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RIP Bogdanoffs, Inspiration for Crypto Memes

Who will dump my bags now? Yesterday, it was reported that Igor Bogdanoff, twin of Grichka, passed away due to complications of the coronavirus, six days after his brother’s untimely death of the same disease. The two were known for their flamboyance, outlandish scientific theories and mountainous cheekbones, and were, to some extent, the face of the cryptocurrency day trader.

Descendents of European nobility and preeminent figures of popular science, the twins have been commemorated in countless memes. It was often said Igor and Grichka were behind the wild price fluctuations in token markets – somehow always taking the opposite side of your trade.

This article is excerpted from The Node, CoinDesk’s daily roundup of the most pivotal stories in blockchain and crypto news. You can subscribe to get the full newsletter here.

“In peace and love, surrounded by his children and his family, Igor Bogdanoff left for the light on Monday January 3, 2022,” the Bogdanoff estate said, as reported by The Sun. “RIP Grichka Bogdanoff, no wonder everything is dumping,” one Twitter user wrote, referencing the popular in-joke among traders.

It’s a sad day for crypto. The Bogdanoffs were part of the crypto family since at least 2017, coming to particular prominence in the heady days of the initial coin offering rally. Known across the internet for their atypical look – their nearly identical brunette quaffs, square jaws and faces that appeared to be Botoxed or plastic (or both) – crypto traders made them into mythical figures.

RIP the Bogdanoff brothers, they have a place in crypto history with their “pump it” “dump it” memes. Condolences to their families.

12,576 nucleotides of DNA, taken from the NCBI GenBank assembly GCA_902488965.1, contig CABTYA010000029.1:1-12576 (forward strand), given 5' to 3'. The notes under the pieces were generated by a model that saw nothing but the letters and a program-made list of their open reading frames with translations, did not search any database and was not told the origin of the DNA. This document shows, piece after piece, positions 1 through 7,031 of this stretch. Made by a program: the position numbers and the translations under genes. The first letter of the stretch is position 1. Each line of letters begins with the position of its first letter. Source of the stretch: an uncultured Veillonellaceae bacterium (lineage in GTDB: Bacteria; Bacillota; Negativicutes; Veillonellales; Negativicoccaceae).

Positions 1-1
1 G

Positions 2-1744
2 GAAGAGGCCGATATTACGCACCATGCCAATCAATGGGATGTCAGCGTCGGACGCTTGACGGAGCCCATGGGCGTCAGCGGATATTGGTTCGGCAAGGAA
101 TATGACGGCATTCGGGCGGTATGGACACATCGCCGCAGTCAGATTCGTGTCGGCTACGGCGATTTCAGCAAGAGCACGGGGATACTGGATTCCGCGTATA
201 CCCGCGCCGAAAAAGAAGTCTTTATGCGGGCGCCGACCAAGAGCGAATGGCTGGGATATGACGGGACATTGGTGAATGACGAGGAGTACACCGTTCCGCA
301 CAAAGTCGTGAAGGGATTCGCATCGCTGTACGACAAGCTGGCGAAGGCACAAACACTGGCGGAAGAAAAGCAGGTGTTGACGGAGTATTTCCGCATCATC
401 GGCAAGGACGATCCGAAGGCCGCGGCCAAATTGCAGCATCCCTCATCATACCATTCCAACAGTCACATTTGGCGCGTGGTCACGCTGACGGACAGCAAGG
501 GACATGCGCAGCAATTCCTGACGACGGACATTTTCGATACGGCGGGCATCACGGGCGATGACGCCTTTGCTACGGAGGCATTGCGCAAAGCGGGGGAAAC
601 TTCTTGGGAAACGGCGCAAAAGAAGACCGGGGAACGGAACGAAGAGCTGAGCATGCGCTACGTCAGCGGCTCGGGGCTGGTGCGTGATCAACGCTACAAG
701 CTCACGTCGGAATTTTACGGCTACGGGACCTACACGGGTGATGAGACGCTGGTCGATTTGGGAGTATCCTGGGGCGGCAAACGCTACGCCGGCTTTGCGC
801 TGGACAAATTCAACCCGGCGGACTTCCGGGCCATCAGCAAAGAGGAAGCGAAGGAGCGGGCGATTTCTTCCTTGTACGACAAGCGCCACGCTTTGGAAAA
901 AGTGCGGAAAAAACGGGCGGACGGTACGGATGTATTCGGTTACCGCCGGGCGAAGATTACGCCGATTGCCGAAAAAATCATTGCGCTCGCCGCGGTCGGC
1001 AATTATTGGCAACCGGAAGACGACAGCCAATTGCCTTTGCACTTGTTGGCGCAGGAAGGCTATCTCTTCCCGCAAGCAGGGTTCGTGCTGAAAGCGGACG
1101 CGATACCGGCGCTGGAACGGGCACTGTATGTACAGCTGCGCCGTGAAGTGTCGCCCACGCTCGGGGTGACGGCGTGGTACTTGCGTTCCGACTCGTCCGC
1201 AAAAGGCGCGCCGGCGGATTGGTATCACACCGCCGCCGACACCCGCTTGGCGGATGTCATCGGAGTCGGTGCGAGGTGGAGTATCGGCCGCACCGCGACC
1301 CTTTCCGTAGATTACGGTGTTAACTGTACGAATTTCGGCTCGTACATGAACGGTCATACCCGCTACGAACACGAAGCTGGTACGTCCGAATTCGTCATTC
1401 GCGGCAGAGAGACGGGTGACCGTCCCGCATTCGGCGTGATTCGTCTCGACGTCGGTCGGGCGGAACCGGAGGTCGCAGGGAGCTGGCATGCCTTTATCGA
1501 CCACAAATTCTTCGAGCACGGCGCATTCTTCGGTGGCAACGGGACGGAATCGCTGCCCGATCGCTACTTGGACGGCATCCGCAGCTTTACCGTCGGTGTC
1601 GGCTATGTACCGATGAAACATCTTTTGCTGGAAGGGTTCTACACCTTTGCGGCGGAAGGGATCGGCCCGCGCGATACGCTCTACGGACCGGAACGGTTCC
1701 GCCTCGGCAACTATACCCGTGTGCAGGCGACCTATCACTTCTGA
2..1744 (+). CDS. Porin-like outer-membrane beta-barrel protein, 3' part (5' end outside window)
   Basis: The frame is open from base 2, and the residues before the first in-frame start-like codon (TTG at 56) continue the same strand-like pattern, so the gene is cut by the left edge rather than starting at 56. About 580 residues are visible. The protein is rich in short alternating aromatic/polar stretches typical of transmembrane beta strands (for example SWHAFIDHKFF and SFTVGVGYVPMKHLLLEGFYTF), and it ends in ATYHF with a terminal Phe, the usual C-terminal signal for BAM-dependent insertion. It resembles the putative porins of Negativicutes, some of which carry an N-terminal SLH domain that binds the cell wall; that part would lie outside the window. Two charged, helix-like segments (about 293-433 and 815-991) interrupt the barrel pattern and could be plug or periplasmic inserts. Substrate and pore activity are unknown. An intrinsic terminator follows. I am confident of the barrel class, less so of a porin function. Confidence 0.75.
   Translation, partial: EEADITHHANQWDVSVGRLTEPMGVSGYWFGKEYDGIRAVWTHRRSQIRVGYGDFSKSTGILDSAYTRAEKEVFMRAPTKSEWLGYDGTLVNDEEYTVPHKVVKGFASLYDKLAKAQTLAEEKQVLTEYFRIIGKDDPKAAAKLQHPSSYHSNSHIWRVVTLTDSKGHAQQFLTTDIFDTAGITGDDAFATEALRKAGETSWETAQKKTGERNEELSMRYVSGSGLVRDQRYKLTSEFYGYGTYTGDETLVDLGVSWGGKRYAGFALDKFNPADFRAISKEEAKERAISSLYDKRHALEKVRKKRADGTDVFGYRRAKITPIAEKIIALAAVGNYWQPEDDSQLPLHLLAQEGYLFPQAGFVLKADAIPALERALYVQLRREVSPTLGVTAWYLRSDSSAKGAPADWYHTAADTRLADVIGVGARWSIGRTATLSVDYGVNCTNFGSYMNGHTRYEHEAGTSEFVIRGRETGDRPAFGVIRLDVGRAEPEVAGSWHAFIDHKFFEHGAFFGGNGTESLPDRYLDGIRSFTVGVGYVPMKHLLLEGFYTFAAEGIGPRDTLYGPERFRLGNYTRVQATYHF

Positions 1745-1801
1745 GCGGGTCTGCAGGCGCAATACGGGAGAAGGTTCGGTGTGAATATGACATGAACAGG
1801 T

— ⓥic DeLarge🔺️ (@vicdelarge) January 3, 2022

In one meme, Grichka, iPhone to his chiseled face, tells some magisterial figure who can move crypto prices to “pump” or “dump” (sometimes “pomp” or “domp”) the market. In 2018, YouTuber Bizonacci teased the joke into a widely shared, minute-long video, “He Bought,” of a wojack (those black-lined drawings of the average internet user) driven into madness by the countertrading Bogdanoffs.

You never want to take any meme too seriously, but if there’s a deeper meaning here, it might be the admission that crypto is fundamentally speculative. It might be a reference to massive bagholders – early investors, project insiders – with outsized influence on crypto markets. It’s self-referential, a little mean-spirited, but all in good fun.

Often, it seemed like the Bogdanoffs were trolls themselves. They were at least familiar with their stature as memes. Last July, the twins told French TV show “Non Stop People,” the image of Grichka was downloaded more than “1.3 billion times” and put in “all blockchains between 2010-2012.” In that same interview, the twins claimed to have been former colleagues of Satoshi Nakamoto, the pseudonymous figure often credited with developing Bitcoin, and even said they contributed to the network’s development.

“It is probably Nakamoto who made [the photo] circulate,” Igor Bogdanoff said, as reported by Decrypt.

See also: ‘It’s Part and Parcel of Crypto’: How Memes Drive Narrative in Crypto

The Bogdanoffs’ public personas have always bordered on the absurd. The New York Times described their role as co-hosts of “Temps X,” the French science fiction TV show that launched their media careers in the ‘70s and ‘80s, as “science clowns.” In the ‘90s, they fought (and settled) plagiarism claims concerning their book ‘’God and Science.” At the turn of the century, they published several scientific articles that put forward a theory of what happened before and during the birth of the universe, which later became the center of “the Bogdanov affair.” Recently, they were accused of swindling a bipolar millionaire.

Perhaps it’s no surprise then that the twin mathematical physicists and movie producers are tethered to the crypto industry. They walked the line between fake and real science, between absurdity and self-knowledge. On the surface, they were a little grotesque, though they said they enjoyed looking like “aliens.” They denied having plastic surgery, but they could have very well been in on the joke.

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